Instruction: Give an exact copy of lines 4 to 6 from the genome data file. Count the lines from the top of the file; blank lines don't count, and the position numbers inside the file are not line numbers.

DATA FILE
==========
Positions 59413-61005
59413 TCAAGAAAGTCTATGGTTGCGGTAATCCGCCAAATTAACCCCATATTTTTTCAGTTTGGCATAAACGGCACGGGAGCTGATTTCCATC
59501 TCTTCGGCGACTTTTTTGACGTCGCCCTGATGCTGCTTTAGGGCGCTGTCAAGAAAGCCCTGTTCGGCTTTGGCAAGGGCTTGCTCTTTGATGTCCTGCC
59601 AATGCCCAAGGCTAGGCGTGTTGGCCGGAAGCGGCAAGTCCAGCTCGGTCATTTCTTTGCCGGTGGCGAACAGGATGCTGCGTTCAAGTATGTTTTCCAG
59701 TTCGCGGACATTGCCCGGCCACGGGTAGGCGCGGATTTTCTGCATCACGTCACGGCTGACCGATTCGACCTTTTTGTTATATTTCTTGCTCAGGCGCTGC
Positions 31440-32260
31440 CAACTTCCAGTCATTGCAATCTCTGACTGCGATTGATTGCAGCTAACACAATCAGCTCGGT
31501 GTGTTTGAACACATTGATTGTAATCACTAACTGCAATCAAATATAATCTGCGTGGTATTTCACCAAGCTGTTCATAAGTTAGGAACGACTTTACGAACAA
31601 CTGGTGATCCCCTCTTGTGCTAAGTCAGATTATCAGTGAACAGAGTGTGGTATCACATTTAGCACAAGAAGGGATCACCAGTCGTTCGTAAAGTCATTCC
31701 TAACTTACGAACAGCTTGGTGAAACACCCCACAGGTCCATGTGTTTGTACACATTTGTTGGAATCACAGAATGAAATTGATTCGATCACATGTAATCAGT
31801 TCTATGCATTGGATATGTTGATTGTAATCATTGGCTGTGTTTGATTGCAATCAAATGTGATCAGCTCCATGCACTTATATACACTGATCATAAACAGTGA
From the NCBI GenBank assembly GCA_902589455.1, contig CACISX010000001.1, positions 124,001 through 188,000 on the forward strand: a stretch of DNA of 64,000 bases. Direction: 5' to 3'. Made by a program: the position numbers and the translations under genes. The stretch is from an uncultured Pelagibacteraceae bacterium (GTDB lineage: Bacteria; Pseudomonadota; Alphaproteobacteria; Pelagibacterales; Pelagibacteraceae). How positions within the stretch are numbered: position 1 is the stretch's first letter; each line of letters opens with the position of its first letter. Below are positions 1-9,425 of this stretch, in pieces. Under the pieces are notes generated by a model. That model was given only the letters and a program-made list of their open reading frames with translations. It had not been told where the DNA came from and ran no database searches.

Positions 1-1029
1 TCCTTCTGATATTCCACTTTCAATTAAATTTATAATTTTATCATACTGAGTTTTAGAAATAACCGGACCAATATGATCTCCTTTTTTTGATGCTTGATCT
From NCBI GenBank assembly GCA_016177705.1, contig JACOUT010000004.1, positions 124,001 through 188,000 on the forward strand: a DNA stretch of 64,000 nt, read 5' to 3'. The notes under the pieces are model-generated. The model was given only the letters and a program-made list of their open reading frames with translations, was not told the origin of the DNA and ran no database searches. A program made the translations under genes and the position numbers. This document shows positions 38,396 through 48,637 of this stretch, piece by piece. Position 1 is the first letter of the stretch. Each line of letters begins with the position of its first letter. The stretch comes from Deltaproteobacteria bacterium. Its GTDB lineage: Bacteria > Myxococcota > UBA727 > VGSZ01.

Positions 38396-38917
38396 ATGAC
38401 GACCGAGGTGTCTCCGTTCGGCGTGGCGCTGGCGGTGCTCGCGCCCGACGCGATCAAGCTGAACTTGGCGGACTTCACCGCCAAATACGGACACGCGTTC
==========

59601 AATGCCCAAGGCTAGGCGTGTTGGCCGGAAGCGGCAAGTCCAGCTCGGTCATTTCTTTGCCGGTGGCGAACAGGATGCTGCGTTCAAGTATGTTTTCCAG
59701 TTCGCGGACATTGCCCGGCCACGGGTAGGCGCGGATTTTCTGCATCACGTCACGGCTGACCGATTCGACCTTTTTGTTATATTTCTTGCTCAGGCGCTGC
Positions 31440-32260